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      • FOMC Update: What, Me Worry?

        17 June 2020   |  

        The Federal Reserve concluded its June meeting, and the results were more dovish than anticipated as 10-year US Treasury yields retreated toward their all-time lows. That the Fed could even appear more dovish after its recent historic liquidity interventions may seem surprising, especially since some of those polices seem to be working (or at least seem not to be doing major near-term harm). Equity markets have erased most corona crisis losses, the latest employment data are shockingly positive and consumers are rushing back to stores given the opportunity. Financial markets are stable, and valuations are rising. The real economy is mending. Everything is looking up! So why is the Fed so glum?

      • Tracking the Economy Out of Lockdown

        26 May 2020   |  

        Memorial Day marks the unofficial start of summer and a key moment for the US in its journey through the COVID-19 pandemic: All 50 states have begun—to varying degrees—easing COVID-19 related restrictions.

        As restrictions on movement ease, we will start to get a handle on the answer to one very important question: What shape will the US economic recovery take? 

      • About That Tech Rally …

        22 May 2020   |  

        As markets have bounced off what has proven at least a near-term bottom on March 23, many have commented on narrowing breadth—i.e., market leadership among a decreasing number of stocks. Specifically, many noted the bounce was largely driven by the big tech stocks—particularly those commonly known as the FANG stocks (Facebook, Amazon, Netflix and Google, with some adding Microsoft and Apple and rendering the acronym unpronounceable). It’s worth noting that not all of those names are classified as technology companies from a GICS sector perspective: Facebook, Netflix and Google (Alphabet) all fall in the communication services sector, while Amazon is considered discretionary and Microsoft is the only “true” technology company.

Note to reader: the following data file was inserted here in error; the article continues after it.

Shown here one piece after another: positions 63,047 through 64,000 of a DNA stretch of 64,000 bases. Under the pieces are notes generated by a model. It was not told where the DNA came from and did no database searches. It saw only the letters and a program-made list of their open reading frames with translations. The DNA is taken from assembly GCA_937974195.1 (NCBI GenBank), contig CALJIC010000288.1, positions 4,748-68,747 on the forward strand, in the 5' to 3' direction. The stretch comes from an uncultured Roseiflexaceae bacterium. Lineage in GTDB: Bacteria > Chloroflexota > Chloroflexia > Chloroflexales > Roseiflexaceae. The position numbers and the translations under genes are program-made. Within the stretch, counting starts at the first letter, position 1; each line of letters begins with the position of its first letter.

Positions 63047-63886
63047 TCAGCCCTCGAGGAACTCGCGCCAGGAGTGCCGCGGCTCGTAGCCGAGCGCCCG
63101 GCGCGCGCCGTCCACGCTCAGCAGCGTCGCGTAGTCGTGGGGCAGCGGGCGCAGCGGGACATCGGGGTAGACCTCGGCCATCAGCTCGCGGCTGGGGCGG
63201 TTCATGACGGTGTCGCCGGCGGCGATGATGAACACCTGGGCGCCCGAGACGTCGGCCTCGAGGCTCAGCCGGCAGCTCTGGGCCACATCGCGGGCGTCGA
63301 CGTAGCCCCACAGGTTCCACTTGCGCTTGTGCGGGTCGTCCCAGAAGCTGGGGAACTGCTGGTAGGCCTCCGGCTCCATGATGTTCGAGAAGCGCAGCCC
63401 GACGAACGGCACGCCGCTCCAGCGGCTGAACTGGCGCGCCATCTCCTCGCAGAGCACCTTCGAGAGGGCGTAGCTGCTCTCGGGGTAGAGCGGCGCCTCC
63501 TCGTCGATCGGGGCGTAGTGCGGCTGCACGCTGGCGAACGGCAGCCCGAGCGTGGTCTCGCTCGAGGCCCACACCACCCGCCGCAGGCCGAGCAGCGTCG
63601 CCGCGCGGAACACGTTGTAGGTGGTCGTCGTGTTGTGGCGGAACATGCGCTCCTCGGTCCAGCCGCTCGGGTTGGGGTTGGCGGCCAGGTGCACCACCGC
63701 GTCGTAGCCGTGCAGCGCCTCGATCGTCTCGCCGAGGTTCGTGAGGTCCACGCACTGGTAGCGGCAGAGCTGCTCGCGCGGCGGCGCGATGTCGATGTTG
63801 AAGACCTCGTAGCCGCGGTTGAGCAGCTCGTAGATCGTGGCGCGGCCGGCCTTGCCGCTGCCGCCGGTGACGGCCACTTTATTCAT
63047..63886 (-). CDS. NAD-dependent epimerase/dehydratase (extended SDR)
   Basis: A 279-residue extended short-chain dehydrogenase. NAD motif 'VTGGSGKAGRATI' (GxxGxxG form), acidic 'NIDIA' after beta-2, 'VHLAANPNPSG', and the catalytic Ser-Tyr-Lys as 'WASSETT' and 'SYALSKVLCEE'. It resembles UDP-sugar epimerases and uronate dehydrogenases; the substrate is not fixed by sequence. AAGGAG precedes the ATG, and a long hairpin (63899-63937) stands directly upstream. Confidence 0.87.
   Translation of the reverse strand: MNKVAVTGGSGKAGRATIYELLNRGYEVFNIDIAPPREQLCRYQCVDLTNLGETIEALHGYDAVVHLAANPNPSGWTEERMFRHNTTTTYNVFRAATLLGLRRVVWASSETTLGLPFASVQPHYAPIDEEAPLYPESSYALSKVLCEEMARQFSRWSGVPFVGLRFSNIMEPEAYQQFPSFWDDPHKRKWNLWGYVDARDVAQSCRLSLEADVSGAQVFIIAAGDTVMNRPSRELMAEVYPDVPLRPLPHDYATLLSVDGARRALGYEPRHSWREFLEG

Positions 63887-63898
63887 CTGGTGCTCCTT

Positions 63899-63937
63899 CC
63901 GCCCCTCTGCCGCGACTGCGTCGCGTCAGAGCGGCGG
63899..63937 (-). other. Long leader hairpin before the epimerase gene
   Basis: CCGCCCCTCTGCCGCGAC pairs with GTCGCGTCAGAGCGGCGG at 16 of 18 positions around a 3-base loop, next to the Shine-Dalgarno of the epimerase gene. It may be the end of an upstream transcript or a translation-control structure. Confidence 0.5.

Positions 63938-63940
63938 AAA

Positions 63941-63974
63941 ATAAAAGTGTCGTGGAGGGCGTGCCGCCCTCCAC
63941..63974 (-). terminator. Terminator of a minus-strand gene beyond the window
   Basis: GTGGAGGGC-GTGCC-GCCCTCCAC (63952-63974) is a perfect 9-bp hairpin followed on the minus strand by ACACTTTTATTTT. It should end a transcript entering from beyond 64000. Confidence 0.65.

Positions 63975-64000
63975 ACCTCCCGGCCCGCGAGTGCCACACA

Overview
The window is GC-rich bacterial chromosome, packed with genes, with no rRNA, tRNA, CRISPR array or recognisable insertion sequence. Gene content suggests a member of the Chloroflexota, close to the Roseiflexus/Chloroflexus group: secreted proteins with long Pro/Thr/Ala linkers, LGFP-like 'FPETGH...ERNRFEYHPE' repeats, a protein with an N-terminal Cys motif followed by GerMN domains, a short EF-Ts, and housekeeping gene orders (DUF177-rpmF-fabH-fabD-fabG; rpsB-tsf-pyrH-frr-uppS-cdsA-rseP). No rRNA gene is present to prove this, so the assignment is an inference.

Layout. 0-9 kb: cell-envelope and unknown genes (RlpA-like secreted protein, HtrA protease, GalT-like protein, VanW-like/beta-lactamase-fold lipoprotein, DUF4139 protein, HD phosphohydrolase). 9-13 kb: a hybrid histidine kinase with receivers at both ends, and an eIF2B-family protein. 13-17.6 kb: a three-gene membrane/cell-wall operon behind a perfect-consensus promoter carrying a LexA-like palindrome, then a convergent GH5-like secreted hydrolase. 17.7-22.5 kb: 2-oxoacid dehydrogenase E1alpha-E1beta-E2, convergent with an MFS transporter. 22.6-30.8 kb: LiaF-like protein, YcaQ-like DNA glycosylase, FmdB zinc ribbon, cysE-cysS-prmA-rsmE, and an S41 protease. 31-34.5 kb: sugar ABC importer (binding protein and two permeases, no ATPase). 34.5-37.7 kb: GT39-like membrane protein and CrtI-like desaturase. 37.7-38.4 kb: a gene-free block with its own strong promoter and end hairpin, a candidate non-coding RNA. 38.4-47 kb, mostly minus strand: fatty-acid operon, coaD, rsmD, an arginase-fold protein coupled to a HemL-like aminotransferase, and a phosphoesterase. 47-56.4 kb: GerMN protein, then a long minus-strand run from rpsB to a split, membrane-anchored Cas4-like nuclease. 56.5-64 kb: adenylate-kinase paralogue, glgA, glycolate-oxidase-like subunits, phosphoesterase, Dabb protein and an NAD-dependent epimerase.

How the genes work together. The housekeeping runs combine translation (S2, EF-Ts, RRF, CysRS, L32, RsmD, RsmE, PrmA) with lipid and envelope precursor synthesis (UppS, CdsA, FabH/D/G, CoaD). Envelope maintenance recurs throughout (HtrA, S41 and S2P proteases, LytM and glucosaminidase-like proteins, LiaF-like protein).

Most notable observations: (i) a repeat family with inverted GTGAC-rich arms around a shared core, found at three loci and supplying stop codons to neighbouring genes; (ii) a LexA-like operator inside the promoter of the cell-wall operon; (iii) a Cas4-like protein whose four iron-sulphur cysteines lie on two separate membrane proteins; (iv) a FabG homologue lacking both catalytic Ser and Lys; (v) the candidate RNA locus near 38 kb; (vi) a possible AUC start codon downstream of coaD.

Nevertheless, sector returns—in the US and overseas—tell a slightly different story from a tech(/communication services/discretionary)-led bounce.

      • A New Era of Alphabet Soup?

        19 May 2020   |  

        Unprecedented times beget unprecedented measures—and with the global financial crisis still visible in our rear-view mirrors, global central banks have in some ways responded to fresh crisis with substantially similar tools. Meaning they’ve lowered rates (to the extent they can, given relatively low rates to start with) and they’ve offered various lending facilities to ensure markets maintain sufficient liquidity levels.

      • Employment Limbo for Millions

        11 May 2020   |  

        Another day, another grim US economic milestone amid the COVID-19 pandemic. On May 8, the US Labor Department released its April Employment Situation report. The magnitude of the numbers was momentous—nonfarm payroll employment fell by 20.5 million people and the unemployment rate jumped to 14.7%, from 4.4% in March.

      • Six Noteworthy Oil-Related Charts

        23 April 2020   |